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|Ch.10: Off the beaten track.
Written by Rachel G
(10/14/2011 8:47 p.m.)
in consequence of the missive, Hedgegrows in the south and rock fences in the north..., penned by jeffrey
"...Captain Wentworth and Louisa in the hedge-row behind her, as if making their way back along the rough, wild sort of channel, down the centre."
That hedge-row with a rough, wild channel down the centre is intriguing.
Hedges are shrubs planted in a line to form a barrier, right? They mark property boundaries, and keep animals in enclosed pastures and out of arable fields. A good stout hedge might comprise two lines of shrubs side by side, but those two lines can't be too far apart because the point is for the whole thing to knit together to make an effective barrier.
So how come the hedge near Winthrop has a gap down the middle wide enough for two people, one of whom is wearing ankle-length skirts, to walk? They are not struggling through - we do not hear any crashing and thrashing, and Wentworth is not clearing their way with a billhook. Nor do any ungenteel expressions of frustration disturb the rural peace - they are having a civilised conversation about powers of mind and happy hazelnuts.
What's going on with this double hedge? Was JA making it up? JA wrote about what she knew, and I'm pretty sure she was describing the overgrown remnant of a disused path or track with a hedge on either side, a feature found quite widely in southern England. If not regularly trimmed, the branches will meet overhead so it appears to be a single hedge from outside.
The hedges might have been deliberately planted, but they can also form naturally along a linear feature such as a track, an earth bank, a row of stakes or fence; seedlings of species from nearby woodland will soon spring up on a strip of land undisturbed by plough or scythe.
The centre of the hedge is described as a "channel", suggesting it is somewhat lower than the surrounding land. This could be because one or both of the hedges is growing on top of an earth bank, but it is very likely a holloway, a sunken lane which forms when the surface of an unpaved track is eroded by the action of feet , hooves and weather. Holloways form readily where the underlying bedrock is relatively soft, especially on slopes, (and we know it is hilly around Winthrop). The channel is "rough" and "wild" - think of soil slipping down from the sides, and plants encroaching over the old path. It is November, so there's a carpet of dead leaves underfoot.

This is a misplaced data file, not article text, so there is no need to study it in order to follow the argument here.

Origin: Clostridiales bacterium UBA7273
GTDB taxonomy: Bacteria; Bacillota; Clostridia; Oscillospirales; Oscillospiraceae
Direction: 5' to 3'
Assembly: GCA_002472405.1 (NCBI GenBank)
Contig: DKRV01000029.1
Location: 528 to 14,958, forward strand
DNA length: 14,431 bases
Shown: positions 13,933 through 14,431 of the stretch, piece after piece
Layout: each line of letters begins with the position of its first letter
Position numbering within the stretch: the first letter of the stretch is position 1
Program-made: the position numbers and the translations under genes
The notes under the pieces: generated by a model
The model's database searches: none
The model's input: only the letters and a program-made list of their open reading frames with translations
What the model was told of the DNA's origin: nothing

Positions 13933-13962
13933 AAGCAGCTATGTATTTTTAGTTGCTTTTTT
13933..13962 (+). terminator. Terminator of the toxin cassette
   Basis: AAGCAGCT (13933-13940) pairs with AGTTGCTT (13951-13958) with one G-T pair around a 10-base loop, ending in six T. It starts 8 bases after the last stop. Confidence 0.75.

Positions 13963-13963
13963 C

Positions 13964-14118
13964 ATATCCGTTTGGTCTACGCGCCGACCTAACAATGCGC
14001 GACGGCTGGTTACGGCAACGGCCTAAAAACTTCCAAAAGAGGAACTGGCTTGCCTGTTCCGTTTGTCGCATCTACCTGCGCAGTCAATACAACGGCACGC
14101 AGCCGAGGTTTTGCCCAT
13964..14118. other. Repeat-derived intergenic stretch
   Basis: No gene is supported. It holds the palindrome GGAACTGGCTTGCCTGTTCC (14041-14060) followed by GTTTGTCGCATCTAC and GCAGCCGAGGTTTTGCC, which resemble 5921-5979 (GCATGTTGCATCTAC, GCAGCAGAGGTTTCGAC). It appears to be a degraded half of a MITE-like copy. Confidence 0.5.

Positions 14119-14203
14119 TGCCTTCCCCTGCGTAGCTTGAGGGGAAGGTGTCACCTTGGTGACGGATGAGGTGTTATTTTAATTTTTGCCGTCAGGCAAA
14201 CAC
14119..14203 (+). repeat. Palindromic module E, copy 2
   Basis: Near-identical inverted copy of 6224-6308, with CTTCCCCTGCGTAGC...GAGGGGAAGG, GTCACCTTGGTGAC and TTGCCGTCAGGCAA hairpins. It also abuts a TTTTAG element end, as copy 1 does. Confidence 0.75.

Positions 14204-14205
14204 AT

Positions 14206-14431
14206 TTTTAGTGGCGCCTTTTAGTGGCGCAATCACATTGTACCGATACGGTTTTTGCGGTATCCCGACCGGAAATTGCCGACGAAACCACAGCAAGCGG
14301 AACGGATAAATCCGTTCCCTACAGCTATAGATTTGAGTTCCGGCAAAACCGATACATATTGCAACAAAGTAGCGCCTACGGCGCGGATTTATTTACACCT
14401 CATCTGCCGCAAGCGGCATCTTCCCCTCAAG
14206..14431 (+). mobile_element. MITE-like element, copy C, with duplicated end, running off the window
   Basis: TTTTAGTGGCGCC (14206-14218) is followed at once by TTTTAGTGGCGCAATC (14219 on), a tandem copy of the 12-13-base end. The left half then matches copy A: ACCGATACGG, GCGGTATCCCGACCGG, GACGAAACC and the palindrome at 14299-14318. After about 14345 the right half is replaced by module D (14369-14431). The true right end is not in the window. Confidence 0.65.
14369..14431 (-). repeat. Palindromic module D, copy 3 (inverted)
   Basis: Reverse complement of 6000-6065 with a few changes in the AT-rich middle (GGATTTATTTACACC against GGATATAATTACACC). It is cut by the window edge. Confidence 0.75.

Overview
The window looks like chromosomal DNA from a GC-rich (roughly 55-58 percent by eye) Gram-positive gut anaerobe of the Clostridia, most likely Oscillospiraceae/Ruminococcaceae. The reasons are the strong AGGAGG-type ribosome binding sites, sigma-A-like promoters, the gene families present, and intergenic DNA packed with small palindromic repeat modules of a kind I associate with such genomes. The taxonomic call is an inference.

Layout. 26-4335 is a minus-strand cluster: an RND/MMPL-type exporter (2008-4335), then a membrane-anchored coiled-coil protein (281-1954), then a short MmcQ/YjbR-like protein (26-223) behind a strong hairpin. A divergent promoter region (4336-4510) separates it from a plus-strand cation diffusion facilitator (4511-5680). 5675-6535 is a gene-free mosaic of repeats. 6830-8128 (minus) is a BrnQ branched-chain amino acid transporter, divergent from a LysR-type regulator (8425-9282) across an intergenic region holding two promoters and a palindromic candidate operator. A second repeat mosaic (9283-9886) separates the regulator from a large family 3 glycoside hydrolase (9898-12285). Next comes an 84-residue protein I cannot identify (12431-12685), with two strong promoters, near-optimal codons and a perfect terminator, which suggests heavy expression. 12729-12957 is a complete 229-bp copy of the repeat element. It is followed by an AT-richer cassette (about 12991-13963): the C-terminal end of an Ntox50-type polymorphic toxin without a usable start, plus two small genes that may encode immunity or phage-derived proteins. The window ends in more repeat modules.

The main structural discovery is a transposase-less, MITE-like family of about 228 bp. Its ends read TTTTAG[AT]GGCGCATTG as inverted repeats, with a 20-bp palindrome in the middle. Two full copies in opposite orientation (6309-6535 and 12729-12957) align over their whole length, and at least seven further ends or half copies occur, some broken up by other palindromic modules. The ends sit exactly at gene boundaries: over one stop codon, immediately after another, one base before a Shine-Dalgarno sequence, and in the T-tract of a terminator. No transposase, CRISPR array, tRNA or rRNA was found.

That hedgerow near Winthrop was already ancient when Louisa and Wentworth walked along it. It certainly did not originate in the 18th century, when many thousands of miles of perfectly straight hedges were planted when open fields and common land was enclosed. Those hedges were typically planted with just one or two species, most commonly hawthorn; millions of young plants were supplied by nurserymen for the purpose. As a hedge ages the diversity of species growing in it increases. The hedge at Winthrop includes holly, which is readily spread by birds. Most tellingly, it includes hazel, one of the best indicators of a very old hedgerow, and characteristic of hedges which originated in pre-Tudor times, so it's origin is probably Medieval or even older.
The English landscape has evolved over thousands of years and is rich with clues to it's history. Despite the tragic destruction of so many hedgerows in the last fifty years, ancient tracks and hedges like the one at Winthrop can still be found today. Some have been taken over by people who take pleasure in churning up the ground with their off-road vehicles, some have been rescued and turned into delightful paths for walkers to enjoy, others are completely overgrown and impassable. But here and there, off the beaten track, these ancient tracks hidden with in a hedgerow can still be found, undisturbed by passers by. Places where all you can hear is the rustle of leaves, the sound of birdsong, and the whispers of the past.
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